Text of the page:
In conjunction with Mental Health Awareness Month, we talked to Dr. John Oldham to get his insight on the prevalence of mental health issues today, the progress we are making in addressing the need for access, and the outlook for making mental health a priority alongside our physical health.
How prevalent are mental health issues today?
In the media and in our culture, we’re seeing an increasing awareness of the prevalence of mental health issues. But what many will find surprising is that this isn’t a new concept – it’s one that’s starting to catch on. In the early 1990s, Ronald Kessler of Harvard University was the principal investigator of the National Comorbidity Survey, the first nationally representative survey of the prevalence and correlates of psychiatric disorders in the U.S. He found that the lifetime prevalence of major categories of psychiatric disorders was 46%. Around that same time, the U.S. Surgeon General’s Office produced its first report on mental health, finding that 20% of the population experienced a mental disorder in any given year – and half the people with mental illness decline to seek treatment. A replication of the National Comorbidity Study was published in 2005, showing that the lifetime prevalence of these combined disorders was still 46%.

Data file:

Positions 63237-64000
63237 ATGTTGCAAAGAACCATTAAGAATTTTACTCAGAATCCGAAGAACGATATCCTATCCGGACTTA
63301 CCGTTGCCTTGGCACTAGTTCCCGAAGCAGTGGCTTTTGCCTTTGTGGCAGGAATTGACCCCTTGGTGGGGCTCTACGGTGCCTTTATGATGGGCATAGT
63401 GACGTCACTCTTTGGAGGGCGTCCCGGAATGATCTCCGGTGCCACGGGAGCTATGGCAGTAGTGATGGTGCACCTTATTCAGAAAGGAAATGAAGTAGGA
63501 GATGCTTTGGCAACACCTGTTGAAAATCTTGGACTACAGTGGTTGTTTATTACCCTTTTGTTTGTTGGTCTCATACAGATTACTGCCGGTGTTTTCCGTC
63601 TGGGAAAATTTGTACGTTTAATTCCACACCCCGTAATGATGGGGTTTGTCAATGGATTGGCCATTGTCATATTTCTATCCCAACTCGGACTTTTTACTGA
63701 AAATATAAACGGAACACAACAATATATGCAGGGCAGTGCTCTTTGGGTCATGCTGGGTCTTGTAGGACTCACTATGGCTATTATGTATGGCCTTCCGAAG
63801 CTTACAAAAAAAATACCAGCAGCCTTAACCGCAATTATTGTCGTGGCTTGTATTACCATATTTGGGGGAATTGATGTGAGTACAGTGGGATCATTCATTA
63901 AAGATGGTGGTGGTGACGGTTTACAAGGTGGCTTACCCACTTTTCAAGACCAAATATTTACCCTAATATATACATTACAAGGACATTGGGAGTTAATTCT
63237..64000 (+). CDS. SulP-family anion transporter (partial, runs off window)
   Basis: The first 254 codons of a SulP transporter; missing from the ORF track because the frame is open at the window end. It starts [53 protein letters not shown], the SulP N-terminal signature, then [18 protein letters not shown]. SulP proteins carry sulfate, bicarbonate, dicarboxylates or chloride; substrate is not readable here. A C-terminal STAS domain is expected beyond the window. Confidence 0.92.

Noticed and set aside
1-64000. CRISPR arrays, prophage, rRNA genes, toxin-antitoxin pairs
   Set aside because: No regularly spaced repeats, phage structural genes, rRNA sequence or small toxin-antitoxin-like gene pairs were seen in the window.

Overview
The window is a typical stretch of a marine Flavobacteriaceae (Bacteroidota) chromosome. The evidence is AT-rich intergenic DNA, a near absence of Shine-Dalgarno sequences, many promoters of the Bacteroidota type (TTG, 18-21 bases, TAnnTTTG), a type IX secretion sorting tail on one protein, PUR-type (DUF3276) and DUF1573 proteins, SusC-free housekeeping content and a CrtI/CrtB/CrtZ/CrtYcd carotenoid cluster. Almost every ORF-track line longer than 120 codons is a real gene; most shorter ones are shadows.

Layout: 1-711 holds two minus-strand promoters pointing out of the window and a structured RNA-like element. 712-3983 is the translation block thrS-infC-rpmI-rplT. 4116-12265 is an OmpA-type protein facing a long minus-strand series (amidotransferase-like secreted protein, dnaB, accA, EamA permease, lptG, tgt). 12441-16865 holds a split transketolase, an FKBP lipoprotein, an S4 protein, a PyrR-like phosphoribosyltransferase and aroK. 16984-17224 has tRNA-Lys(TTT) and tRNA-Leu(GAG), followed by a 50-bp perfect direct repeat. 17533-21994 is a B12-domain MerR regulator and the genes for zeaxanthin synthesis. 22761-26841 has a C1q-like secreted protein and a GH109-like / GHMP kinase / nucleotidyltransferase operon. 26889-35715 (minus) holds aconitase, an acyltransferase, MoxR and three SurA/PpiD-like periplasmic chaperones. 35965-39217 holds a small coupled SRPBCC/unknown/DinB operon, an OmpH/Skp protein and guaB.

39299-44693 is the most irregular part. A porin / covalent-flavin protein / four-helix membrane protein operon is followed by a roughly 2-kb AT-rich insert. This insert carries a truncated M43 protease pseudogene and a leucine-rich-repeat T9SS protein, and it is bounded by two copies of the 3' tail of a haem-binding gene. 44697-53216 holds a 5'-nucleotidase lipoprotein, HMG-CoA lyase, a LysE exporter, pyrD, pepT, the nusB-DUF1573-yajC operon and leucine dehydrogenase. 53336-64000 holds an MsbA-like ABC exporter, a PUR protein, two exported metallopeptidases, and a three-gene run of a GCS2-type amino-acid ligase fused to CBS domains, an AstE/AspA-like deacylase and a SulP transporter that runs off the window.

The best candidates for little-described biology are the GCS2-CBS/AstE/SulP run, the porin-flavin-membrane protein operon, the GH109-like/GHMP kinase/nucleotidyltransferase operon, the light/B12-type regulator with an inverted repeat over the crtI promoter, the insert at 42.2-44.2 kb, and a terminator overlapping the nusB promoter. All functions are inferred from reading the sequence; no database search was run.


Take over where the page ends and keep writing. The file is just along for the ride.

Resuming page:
It may seem surprising that almost half of the general population will have a mental illness at some time in their lives. But compare that to the fact that more than 99% of us will have a physical illness in our lifetime. And brain disorders can be just as disabling as chronic physical conditions, or more so.
Clearly, mental-health challenges are persistent and pervasive.
The studies and data have been there for decades, and while I believe we are making progress in getting people help, I also believe we still remain unaware of just how many people currently are, or have the potential to be, affected in their lifetime with behavioral health issues.
How does this prevalence of mental health compare with other major diseases?
In 2010 the National Quality Forum analyzed “high-impact conditions,” ranking the top 20 conditions that account for 95% of Medicare costs. Depression was the No. 1 condition – higher than heart disease, diabetes, breast cancer, or other major medical categories. And the World Economic Forum found that mental health was more costly than any other major medical condition. The brain has the distinction of being the most complex organ in the body, but it doesn’t have the history of being treated with prominence like other organs and diseases.